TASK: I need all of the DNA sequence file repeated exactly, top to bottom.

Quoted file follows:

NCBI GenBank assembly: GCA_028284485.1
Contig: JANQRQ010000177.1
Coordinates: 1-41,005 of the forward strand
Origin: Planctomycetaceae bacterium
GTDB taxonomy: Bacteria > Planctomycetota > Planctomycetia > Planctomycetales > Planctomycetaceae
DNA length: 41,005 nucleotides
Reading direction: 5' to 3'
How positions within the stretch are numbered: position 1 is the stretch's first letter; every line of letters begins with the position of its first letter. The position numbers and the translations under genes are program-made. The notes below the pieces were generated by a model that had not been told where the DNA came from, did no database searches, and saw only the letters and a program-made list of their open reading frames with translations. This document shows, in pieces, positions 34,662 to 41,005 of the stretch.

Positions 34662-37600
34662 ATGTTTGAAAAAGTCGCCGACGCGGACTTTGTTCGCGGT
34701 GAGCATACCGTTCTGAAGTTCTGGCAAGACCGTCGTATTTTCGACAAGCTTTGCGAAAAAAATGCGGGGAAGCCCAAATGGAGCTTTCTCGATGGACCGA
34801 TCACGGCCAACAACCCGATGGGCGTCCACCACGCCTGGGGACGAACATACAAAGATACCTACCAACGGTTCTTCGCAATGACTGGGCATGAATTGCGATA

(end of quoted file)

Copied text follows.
NCBI GenBank assembly: GCA_028284485.1
Contig: JANQRQ010000177.1
Coordinates: 1-41,005 of the forward strand
Origin: Planctomycetaceae bacterium
GTDB taxonomy: Bacteria > Planctomycetota > Planctomycetia > Planctomycetales > Planctomycetaceae
DNA length: 41,005 nucleotides
Reading direction: 5' to 3'
How positions within the stretch are numbered: position 1 is the stretch's first letter; every line of letters begins with the position of its first letter. The position numbers and the translations under genes are program-made. The notes below the pieces were generated by a model that had not been told where the DNA came from, did no database searches, and saw only the letters and a program-made list of their open reading frames with translations. This document shows, in pieces, positions 34,662 to 41,005 of the stretch.

Positions 34662-37600
34662 ATGTTTGAAAAAGTCGCCGACGCGGACTTTGTTCGCGGT
34701 GAGCATACCGTTCTGAAGTTCTGGCAAGACCGTCGTATTTTCGACAAGCTTTGCGAAAAAAATGCGGGGAAGCCCAAATGGAGCTTTCTCGATGGACCGA
34801 TCACGGCCAACAACCCGATGGGCGTCCACCACGCCTGGGGACGAACATACAAAGATACCTACCAACGGTTCTTCGCAATGACTGGGCATGAATTGCGATA